gap between upper and lower wing. The 1929 Boeing 80A, right, had wing attached to fuselage top. The smaller
chord of the lower wing accomplished essentially the same thing. A similar ar rangement was used on the 1924
Hawker Cygnet.
24 APRIL 2012

Vintage April 2012.indd 26

3/29/12 3:08 PM

The sesquiplane concept takes various for ms and

can be used to achieve various ends. In W orld War
I Nieupor t fighters (above left), small lower wings
were basically the lower beams of a low-drag biplane
arrangement. In the 1927 Buhl (above right) abbr eviated lower wings wer e used to conver t what was
originally a big-winged biplane into what was almost
a monoplane, for the sake of speed. The 1929 Bir d
Biplane (right) had small lower wings in or der to provide a passenger walkway to the fr ont cockpit and
allowed the use of a lar ge but light top wing for aer odynamic ef ciency.
You will notice in photos that
the Cygnet had only clear dope on
its fabric covering. This too represented a small but useful savings in
weight over pigmented dope. During the latter part of World War I
it became fashionable for fighter
pilots to apply gaudy paint jobs to
their planes. Some of them were
unpleasantly surprised to discover
how much the weight of the paint
reduced their planes performance.
Perhaps this was one of the Sopwith peoples wartime lessons that
was passed onto Hawker personnel.
The Cygnet was designed so that
the wings could be folded back for
storage, so it was probably assumed
that a clear dope finish would have
acceptable durability. And we must
remember that the plane was designed to win a contest rather than
to look wonderful in a showroom.
To achieve folding, upper and lower
wings were positioned so that the
fitting on the rear spars of all wings
were on a vertical line.
Full-span ailerons were incorporated on both upper and lower
wings. The control system was designed so that in ordinary flight,

aileron action only was achieved

when the control stick was moved.
But when taking off, all four could
be moderately depressed to deepen
the airfoils camber and so increase
lift. Once at the desired altitude, the
flaps could be retracted to flatten
out the airfoil shape and increase
cruising speed. This was yet another
feature that would have made the
Cygnet expensive to manufacture.
Because the ailerons were both
long and lightly built, the use of
single control horns on each one
would have subjected it to serious
twisting stresses. So each aileron
was provided with two horns to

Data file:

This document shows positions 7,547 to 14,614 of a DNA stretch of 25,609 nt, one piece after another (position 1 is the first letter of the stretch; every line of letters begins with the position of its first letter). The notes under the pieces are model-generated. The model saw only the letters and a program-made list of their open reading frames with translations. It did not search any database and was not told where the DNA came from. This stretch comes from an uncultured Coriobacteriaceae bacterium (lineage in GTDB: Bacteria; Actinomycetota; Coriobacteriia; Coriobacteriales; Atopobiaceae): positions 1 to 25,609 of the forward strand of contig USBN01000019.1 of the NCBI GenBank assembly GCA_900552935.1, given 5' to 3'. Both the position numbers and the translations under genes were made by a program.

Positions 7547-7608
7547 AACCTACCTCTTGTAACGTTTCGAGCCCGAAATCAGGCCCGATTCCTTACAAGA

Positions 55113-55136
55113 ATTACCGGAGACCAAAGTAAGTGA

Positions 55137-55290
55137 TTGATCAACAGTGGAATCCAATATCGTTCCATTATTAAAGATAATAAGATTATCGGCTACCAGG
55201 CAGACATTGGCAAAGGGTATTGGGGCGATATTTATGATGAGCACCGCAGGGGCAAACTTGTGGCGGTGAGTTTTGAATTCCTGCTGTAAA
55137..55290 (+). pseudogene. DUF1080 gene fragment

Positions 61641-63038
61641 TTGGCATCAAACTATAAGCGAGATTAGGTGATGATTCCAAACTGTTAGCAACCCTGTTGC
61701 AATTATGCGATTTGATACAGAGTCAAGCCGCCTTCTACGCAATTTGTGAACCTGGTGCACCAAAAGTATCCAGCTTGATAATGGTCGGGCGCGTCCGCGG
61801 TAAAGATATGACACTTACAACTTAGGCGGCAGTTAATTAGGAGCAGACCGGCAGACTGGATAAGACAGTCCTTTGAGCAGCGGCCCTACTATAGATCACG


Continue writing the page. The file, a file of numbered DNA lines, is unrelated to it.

spread out the control loads.
The lower wings were of less
chord than the upper ones and
herein lies an airplane design story
that is rarely if ever put into print.
Were going to tell it because it
helps not only to appreciate the
Cygnet but also to understand biplane design in general.
Today we rarely use the word
sesquiplane, but it was often used
in the 1920s. It means one-anda-half and describes a biplane
in which the lower wing is half

or less the area of the upper one.

Most sesquiplanes had a large upper wing and a small lower one.
The Cygnet, by the way, was not
a sesquiplane. The usual reason for
using the sesquiplane design was
to minimize loss of lift that results
when fast-moving air finds itself
squeezed between the underside
of the top wing and top side of the
lower onewhile at the same time
retaining the biplanes advantage
of light weight and rigidity that results from trussing the two wings
together with struts and tie rods set
at effective angles.
Some months ago we noticed
in a picture that the lower wing of
the Boeing 80A trimotor transport
plane of 1929 had less chord than
the upper onebut was still not
small enough to make this a sesquiplane. At recent Oshkosh conventions we noticed the same thing
on the beautifully restored Pitcairn
Speedwing and Mailwing biplanes.
The Cygnet wings were like this,
too. We wondered why.
So we wrote to the Boeing company, whose public relations office
passed our letter along to Mr. George


Vintage April 2012.indd 27

3/29/12 3:08 PM

This 1924 Cygnet was power ed by a ver y unreliable inverted vee Anzani engine. While the plane was indeed a ver y
light draft, it was by no means tiny . The gure of the man helps visualize the 28-foot span of the top wing.
Visk, a retired Boeing engineer for
reply. The next several paragraphs
are based on the very informative
two-page letter he sent us.
While experimenting with gliders
in 1902, the Wright brothers built
a simple wind tunnel and from the
information it gave them concluded
that the gap between upper and
lower wings of a biplane should be
equal to the wings chord.
This proved to be an acceptable spacing for wings using the
very thin airfoils they and others
used in the 1903-1913 period. As
the dashed lines in Figure 1 show,
each thin airfoil displaces a modest
amount of air, and therefore interference between upper and lower
wings is not present.
Between 1914 and about 1924
thicker airfoils gradually came into